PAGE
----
Many families experience the same thing. The worst fights break out on Sunday mornings either getting ready for church or headed there in the car.
You know the routine. The kids aren’t ready on time so Dad yells at them. Then mom snaps at Dad in front of the kids because she’s mad that he’s mad. Then the kids drag their feet even slower because they like watching the fireworks between their parents. And then they all get in the car and sit, in silence, as each one ponders why he or she had every right to do what he or she just did, waiting and wondering why someone else won’t apologize.
The devil is a sly, old fox! He gets us all whipped up into a frenzy of frustration seemingly on cue. Every Sunday it seems. Why is this?
First, because we knew this was our family’s tendency, we attempted to implement some habits into our Sunday morning routine to try and mitigate these weekly inevitabilities. For a long time, I took one child out for a “dad date” to a local coffee shop before church. Then after a few years of that, we started eating cinnamon rolls together as a family for breakfast. Now, yes, even with older teens and adults, we go to a coffee shop on the way to church. It is our weekly habit. We love it. Sundays wouldn’t be the same without it.
However, I’ve not yet dealt with the heart of the problem, right? The heart of the problem, as we’ve come to know, is the problem of the heart. I could stuff cinnamon rolls down each child’s throat and into their stomachs until they turned into the Pillsbury Doughboy, but if their hearts (or mine!) don’t change, then sinfulness will only shift to another expression of selfishness and combativeness.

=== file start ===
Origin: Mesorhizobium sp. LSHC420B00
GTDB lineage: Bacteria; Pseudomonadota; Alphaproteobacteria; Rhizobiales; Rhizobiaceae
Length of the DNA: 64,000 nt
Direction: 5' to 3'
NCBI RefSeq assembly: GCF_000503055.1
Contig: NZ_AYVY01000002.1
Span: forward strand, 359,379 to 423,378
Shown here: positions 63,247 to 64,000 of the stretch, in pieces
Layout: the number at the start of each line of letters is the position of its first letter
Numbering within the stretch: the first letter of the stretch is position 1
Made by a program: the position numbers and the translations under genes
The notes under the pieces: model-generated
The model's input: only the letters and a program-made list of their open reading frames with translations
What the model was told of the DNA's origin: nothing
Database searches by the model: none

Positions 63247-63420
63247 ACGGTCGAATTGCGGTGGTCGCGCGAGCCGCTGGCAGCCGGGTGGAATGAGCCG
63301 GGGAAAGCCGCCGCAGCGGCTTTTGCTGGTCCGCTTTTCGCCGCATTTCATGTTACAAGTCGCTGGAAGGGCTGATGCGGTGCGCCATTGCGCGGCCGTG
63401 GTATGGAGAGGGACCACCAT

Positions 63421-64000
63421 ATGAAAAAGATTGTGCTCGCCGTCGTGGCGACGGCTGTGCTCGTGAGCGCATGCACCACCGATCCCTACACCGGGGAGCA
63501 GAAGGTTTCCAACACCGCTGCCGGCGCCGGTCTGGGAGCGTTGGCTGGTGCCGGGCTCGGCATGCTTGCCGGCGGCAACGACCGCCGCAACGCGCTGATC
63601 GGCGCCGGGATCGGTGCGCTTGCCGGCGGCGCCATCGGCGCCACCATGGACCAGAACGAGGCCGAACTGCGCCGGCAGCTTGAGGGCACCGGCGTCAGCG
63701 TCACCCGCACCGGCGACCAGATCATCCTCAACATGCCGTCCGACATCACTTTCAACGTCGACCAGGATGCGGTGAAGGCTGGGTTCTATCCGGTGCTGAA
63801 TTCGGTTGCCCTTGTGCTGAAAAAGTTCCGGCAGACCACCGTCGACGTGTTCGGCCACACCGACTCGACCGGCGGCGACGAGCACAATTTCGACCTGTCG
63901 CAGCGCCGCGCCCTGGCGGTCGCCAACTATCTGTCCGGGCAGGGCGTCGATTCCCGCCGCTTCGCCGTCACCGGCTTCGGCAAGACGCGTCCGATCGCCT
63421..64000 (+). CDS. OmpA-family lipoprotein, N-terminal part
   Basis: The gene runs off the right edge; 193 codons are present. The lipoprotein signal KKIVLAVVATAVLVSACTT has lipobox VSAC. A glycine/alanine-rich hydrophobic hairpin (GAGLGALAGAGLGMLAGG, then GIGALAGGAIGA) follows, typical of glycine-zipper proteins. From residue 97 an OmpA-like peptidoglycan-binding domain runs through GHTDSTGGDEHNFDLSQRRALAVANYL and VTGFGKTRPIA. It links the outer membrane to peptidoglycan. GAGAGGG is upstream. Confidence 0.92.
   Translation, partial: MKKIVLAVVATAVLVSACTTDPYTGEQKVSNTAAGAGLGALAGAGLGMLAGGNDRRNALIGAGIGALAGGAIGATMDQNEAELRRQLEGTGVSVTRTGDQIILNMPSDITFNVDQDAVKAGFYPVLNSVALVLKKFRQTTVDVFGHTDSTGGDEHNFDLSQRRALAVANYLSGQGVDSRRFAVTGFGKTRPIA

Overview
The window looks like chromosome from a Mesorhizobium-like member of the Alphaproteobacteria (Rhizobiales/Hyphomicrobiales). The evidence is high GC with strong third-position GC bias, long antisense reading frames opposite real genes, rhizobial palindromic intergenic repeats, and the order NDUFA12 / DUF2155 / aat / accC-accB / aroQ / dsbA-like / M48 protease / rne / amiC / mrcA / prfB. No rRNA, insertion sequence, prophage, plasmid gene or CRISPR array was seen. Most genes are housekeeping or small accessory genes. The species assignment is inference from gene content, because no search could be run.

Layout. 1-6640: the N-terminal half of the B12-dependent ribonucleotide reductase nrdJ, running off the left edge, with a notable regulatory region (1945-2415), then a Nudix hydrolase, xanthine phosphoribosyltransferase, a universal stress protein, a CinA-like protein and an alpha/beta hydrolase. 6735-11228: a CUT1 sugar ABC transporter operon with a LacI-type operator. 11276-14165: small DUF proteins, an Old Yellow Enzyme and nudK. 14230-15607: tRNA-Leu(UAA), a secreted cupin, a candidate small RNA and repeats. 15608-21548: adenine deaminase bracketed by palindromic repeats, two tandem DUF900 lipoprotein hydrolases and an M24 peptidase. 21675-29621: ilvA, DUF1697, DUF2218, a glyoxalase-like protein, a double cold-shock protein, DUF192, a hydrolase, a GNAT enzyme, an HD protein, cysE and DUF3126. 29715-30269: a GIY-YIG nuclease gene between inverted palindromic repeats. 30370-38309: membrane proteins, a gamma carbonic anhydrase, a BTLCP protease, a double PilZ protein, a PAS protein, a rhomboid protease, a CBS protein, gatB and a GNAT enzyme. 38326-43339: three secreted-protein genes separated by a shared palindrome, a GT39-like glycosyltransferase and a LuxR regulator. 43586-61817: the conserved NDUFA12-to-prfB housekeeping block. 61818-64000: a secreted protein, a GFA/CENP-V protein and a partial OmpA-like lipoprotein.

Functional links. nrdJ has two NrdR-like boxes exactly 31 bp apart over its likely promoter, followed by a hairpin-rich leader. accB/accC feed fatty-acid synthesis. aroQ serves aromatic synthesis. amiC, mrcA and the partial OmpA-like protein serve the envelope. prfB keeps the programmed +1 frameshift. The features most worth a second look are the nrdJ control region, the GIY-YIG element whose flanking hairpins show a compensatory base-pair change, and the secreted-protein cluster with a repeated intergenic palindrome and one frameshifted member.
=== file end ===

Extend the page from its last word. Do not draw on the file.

So why does the devil throw such stiff, fiery javelins at our hearts on Sunday mornings? He does so because he knows what we are about to do, and he hates it and opposes it at every turn. He knows we are headed to the corporate worship of the true and living God.
The sons of Korah must have had a lot of Jewish cinnamon rolls growing up and they must have had parents who taught them the need for a right heart before God. In the 84th Psalm, they can’t stop going on and on about the joys of corporate worship.
How lovely is your dwelling place, O Lord of hosts!
My soul longs, yes, faints for the courts of the Lord.
My heart and flesh sing for joy to the living God.
Blessed are those who dwell in your house.
For a day in your courts is better than a thousand.
I would rather be a doorkeeper in the house of my God than dwell in the tents of wickedness.
They wait until the end of the psalm to explain why they are gushing about how much they love to be at the temple. They have come to know that God is a gracious God who gives them what they so desperately want when they come to gather with God’s people for corporate worship.
Psalm 84:11 (ESV)
11For the Lord God is a sun and shield; the Lord bestows favor and honor. No good thing does he withhold from those who walk uprightly.
God is a giving, gracious God. He gives favor, honor and every other good thing we need when we gather to praise God with others who’ve made the trek to be with God’s people.
We desperately need God’s favor, God’s honor, and anything and everything else that he has to give us. And there are ways in which those things are available to us in corporate worship that aren’t available to us at any other time.
So, break out the cinnamon rolls as you teach your family to love corporate worship. The devil will do his best to discourage you, but don’t forget that there are incredible things to be had from the hand of a gracious God when God’s people reach up to him in joyful, corporate worship.